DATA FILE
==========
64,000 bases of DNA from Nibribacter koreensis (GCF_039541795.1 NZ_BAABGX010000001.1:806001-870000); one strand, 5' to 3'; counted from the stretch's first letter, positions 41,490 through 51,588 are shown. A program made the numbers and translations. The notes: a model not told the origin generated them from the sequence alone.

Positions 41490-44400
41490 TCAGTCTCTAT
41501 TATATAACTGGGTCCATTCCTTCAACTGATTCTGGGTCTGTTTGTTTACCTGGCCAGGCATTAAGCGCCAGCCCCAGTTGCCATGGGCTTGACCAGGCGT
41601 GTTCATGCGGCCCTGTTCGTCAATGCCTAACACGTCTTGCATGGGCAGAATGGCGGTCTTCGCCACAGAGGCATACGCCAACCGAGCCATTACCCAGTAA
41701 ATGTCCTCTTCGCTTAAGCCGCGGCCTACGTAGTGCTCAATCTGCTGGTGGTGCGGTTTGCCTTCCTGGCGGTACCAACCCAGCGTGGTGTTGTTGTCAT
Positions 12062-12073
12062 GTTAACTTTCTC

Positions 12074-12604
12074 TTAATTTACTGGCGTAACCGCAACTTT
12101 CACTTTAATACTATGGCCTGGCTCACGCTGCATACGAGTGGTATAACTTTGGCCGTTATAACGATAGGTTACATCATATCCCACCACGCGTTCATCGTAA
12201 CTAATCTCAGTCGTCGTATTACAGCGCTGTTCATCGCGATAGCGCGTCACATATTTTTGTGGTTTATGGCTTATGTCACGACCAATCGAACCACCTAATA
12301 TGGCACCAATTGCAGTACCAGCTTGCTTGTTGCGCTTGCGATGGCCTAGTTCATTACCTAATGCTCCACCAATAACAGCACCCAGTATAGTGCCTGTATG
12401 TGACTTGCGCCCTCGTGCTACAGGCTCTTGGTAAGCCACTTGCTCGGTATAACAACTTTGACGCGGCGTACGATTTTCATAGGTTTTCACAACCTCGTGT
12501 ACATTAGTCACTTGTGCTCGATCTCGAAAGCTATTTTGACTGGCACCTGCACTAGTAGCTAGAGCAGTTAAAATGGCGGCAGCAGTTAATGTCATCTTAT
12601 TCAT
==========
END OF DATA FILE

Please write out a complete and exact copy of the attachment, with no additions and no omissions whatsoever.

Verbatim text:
64,000 bases of DNA from Nibribacter koreensis (GCF_039541795.1 NZ_BAABGX010000001.1:806001-870000); one strand, 5' to 3'; counted from the stretch's first letter, positions 41,490 through 51,588 are shown. A program made the numbers and translations. The notes: a model not told the origin generated them from the sequence alone.

Positions 41490-44400
41490 TCAGTCTCTAT
41501 TATATAACTGGGTCCATTCCTTCAACTGATTCTGGGTCTGTTTGTTTACCTGGCCAGGCATTAAGCGCCAGCCCCAGTTGCCATGGGCTTGACCAGGCGT
41601 GTTCATGCGGCCCTGTTCGTCAATGCCTAACACGTCTTGCATGGGCAGAATGGCGGTCTTCGCCACAGAGGCATACGCCAACCGAGCCATTACCCAGTAA
41701 ATGTCCTCTTCGCTTAAGCCGCGGCCTACGTAGTGCTCAATCTGCTGGTGGTGCGGTTTGCCTTCCTGGCGGTACCAACCCAGCGTGGTGTTGTTGTCAT
Positions 12062-12073
12062 GTTAACTTTCTC

Positions 12074-12604
12074 TTAATTTACTGGCGTAACCGCAACTTT
12101 CACTTTAATACTATGGCCTGGCTCACGCTGCATACGAGTGGTATAACTTTGGCCGTTATAACGATAGGTTACATCATATCCCACCACGCGTTCATCGTAA
12201 CTAATCTCAGTCGTCGTATTACAGCGCTGTTCATCGCGATAGCGCGTCACATATTTTTGTGGTTTATGGCTTATGTCACGACCAATCGAACCACCTAATA
12301 TGGCACCAATTGCAGTACCAGCTTGCTTGTTGCGCTTGCGATGGCCTAGTTCATTACCTAATGCTCCACCAATAACAGCACCCAGTATAGTGCCTGTATG
12401 TGACTTGCGCCCTCGTGCTACAGGCTCTTGGTAAGCCACTTGCTCGGTATAACAACTTTGACGCGGCGTACGATTTTCATAGGTTTTCACAACCTCGTGT
12501 ACATTAGTCACTTGTGCTCGATCTCGAAAGCTATTTTGACTGGCACCTGCACTAGTAGCTAGAGCAGTTAAAATGGCGGCAGCAGTTAATGTCATCTTAT
12601 TCAT